Google Glass isn't the privacy-killer the media wants it to be

This article may contain personal views and opinion from the author.

You’ve likely seen the article run a number of times already, and they will just become more and more frequent as Google Glass gets closer and closer to release. The title of the article is always something designed to scare you, because “Google Glass is going to destroy privacy!” Well look, we’re not as reactionary and easily scared as some others, and we think that the target of the trouble is not Google Glass at all. It’s just a simple fear of the unknown; a fear of the new.

Some people are complaining that Google Glass won’t be a useful product, but that’s also not an interesting argument to us, because if you haven’t used a product, you can’t judge it. There have been countless times when new products have come to market that were something different, so we didn’t know how to process it. And, with Glass as with social networks, location-aware devices, and other technologies, there can be uses that arise after release that we never expected (and likely Google never expected either). Aside from those who want to dislike the unknown, there are also those who would use it to scare people in the name of “protecting the public”.

Misinformation and fearmongering

The base of the entire problem seems to be that Google Glass amounts to having an “always on” camera on your face. Let’s just start by debunking this claim, because if Google has found a way to have a camera constantly on, and constantly streaming video either to your phone storage or to the Internet, then we should actually be celebrating the breakthrough that Google has made in designing batteries. If Google Glass really can do everything the fearmongers claim, the battery of that device (and the storage capacity of the connected phone) have to be technological marvels the likes of which we’ve never seen before.

So, then the issue becomes simply that you have a camera on your face, and you can record video or take a picture any time you want. Of course, this is exactly like every other camera that has been in society for years and years, just on your face. Every one of us risks having our picture taken any time we walk out the door. That’s why it’s called “going out in public”. There’s no expectation of privacy when anyone can see you on the street. 

Incompatible arguments

Okay, but people claim they get “creeped out” by having their picture taken. This is also not true. If you don’t want your picture taken, you either avoid the person with the camera, or you ask the photographer to not take your picture. This is when our absolute favorite inane argument comes out about Google Glass, because many people would say “but you can never know when someone is taking pictures with Glass!”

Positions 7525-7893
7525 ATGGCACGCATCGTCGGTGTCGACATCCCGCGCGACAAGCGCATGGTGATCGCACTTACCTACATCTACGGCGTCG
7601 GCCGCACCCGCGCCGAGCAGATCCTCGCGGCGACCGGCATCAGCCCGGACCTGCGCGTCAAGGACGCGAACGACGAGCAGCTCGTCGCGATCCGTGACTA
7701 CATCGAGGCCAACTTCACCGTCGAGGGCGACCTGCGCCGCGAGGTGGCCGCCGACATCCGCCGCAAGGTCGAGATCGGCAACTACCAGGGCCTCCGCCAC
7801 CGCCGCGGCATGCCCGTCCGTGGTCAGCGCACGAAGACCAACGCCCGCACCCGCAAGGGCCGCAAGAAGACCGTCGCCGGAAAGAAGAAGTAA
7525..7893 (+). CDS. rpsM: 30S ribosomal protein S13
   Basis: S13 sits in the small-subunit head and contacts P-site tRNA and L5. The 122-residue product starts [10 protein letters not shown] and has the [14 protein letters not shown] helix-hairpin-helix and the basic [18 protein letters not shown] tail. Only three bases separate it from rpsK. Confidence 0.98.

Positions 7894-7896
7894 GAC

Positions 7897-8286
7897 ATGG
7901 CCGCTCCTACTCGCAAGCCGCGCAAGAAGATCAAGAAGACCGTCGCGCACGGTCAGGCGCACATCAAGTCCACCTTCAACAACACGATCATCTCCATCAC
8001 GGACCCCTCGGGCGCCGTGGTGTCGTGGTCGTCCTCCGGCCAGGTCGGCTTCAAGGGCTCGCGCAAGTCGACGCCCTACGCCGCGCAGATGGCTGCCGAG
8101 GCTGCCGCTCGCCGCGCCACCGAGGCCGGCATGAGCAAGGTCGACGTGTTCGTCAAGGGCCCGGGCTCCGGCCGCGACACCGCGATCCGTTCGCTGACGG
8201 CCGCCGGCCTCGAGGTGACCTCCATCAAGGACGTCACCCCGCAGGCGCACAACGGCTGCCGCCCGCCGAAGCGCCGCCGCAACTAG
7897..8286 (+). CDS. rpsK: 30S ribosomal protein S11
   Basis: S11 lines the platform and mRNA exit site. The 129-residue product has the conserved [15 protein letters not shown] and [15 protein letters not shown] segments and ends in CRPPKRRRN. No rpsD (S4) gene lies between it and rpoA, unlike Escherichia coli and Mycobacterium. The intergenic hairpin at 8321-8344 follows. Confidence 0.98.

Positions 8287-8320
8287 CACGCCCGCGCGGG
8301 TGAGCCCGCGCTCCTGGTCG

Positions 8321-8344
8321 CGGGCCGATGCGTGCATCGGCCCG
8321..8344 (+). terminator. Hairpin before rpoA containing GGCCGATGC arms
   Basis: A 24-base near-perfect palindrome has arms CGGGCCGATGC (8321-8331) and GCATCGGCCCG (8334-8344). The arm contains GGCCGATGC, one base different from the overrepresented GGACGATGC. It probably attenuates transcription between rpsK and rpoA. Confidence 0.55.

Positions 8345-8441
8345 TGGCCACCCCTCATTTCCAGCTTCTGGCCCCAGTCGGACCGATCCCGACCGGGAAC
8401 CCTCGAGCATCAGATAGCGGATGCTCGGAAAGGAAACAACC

Really? What amazes us is that some people can actually make this argument while simultaneously saying that they would never wear Google Glass because it isn’t “fashionable”. Here’s the little secret: the style of Google Glass is the privacy control. Look at any picture of someone wearing Google Glass, you cannot think "oh, those are just normal glasses." It is completely incompatible to complain about the potential privacy issues around Google Glass, and in the next breath, complain about how you wouldn't wear them because they look so strange.

It’s not like Google designed Glass to blend in with traditional eyewear. Glass looks strange, it makes you take a second look, and it gives you pause, because it is different. And, when you’re recording a video, there is a red light that comes on, just like many other cameras. On top of that, if you want to take a picture, you have to either tap the touchpad of Glass, meaning a pretty big and noticeable movement with your arm, or you have to give a voice command, meaning you have to say out loud that you are taking a picture. Can someone explain again how we are supposed to be having our picture taken all over the place without noticing?

If someone is far enough away to take the picture with Glass without you noticing, they would have been able to take that same picture with any traditional camera or smartphone and you wouldn’t have noticed that either. This leads to what gets us so annoyed about the Glass articles so far: the fearmongering has been focused on the technology, even though the behavior we’re worried about is nothing new.

Refocusing the argument

If you know Jeff Jarvis, journalism professor and tech blogger, you’ve heard this appeal to reason before: we need to condemn the behavior, not the technology. For example, there has always been identity theft, technology can make it easier, but it’s the behavior that’s should be the crime, not the technology. The same applies here. We’ve had cameras for generations. We’ve had cameraphones, capable of easily distributing those images quickly, or even sharing them publicly on the web for years now. Google Glass is doing nothing new in that respect.

The same goes for the personal privacy issue where Google Glass will be feeding more information to Google about where you are and what you’re doing. You’ve had a smartphone with a constant connection to GPS and Google for a while now, and it’s doing a great job of giving Google all that information. And, you know what you’ve gotten out of the deal? Google Now, possibly the single most useful piece of software to come out of the mobile revolution to date.

The only thing that Google Glass has done wrong is to be a lightning rod for the issue. Google is obviously hyper-aware of the criticism already surrounding the device, and has been working to not only raise awareness of the product. Google has designed the Glass to stand out, to be noticed, so that any privacy concerns will be lessened.

Perhaps the privacy concerns can’t be removed completely, but they couldn’t be eradicated for cameraphones or point-and-shoot cameras that came before. Google Glass is nothing to get so scared about. It’s simply a new device using old technology in a new way. There will be an adjustment period, as always, but Google Glass shouldn’t hold any special place in the privacy debate. The “creep factor” comes from what people do with the technology, not the technology itself.



1. p5yb0rg unregistered

Google glass would be the end of privacy as we know it. This would make it way too easy to be tracked and monitored by Google and the US Government. I'll pass.

3. MichaelHeller

Posts: 2734; Member since: May 26, 2011

Easier to be tracked than with the phone in your pocket?

10. PhoneArenaUser

Posts: 5498; Member since: Aug 05, 2011